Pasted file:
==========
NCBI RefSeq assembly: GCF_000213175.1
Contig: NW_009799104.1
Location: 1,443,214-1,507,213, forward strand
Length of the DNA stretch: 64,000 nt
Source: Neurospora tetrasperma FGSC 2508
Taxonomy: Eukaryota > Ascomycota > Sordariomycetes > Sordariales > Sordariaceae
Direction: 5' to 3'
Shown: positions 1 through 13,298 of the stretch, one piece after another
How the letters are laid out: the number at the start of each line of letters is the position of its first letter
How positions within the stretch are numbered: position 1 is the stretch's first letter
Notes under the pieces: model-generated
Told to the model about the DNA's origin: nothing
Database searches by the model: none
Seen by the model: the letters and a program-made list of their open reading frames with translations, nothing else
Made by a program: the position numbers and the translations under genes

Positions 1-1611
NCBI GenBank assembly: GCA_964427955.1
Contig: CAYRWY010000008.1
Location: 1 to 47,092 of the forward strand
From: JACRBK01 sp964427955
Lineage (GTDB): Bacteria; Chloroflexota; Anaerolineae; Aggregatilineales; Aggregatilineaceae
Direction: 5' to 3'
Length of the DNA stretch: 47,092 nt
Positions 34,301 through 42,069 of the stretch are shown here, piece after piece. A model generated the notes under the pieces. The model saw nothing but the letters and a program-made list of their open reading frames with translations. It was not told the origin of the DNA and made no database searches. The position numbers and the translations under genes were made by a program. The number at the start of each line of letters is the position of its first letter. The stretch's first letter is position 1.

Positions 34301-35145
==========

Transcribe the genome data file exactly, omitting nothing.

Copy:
NCBI RefSeq assembly: GCF_000213175.1
Contig: NW_009799104.1
Location: 1,443,214-1,507,213, forward strand
Length of the DNA stretch: 64,000 nt
Source: Neurospora tetrasperma FGSC 2508
Taxonomy: Eukaryota > Ascomycota > Sordariomycetes > Sordariales > Sordariaceae
Direction: 5' to 3'
Shown: positions 1 through 13,298 of the stretch, one piece after another
How the letters are laid out: the number at the start of each line of letters is the position of its first letter
How positions within the stretch are numbered: position 1 is the stretch's first letter
Notes under the pieces: model-generated
Told to the model about the DNA's origin: nothing
Database searches by the model: none
Seen by the model: the letters and a program-made list of their open reading frames with translations, nothing else
Made by a program: the position numbers and the translations under genes

Positions 1-1611
NCBI GenBank assembly: GCA_964427955.1
Contig: CAYRWY010000008.1
Location: 1 to 47,092 of the forward strand
From: JACRBK01 sp964427955
Lineage (GTDB): Bacteria; Chloroflexota; Anaerolineae; Aggregatilineales; Aggregatilineaceae
Direction: 5' to 3'
Length of the DNA stretch: 47,092 nt
Positions 34,301 through 42,069 of the stretch are shown here, piece after piece. A model generated the notes under the pieces. The model saw nothing but the letters and a program-made list of their open reading frames with translations. It was not told the origin of the DNA and made no database searches. The position numbers and the translations under genes were made by a program. The number at the start of each line of letters is the position of its first letter. The stretch's first letter is position 1.

Positions 34301-35145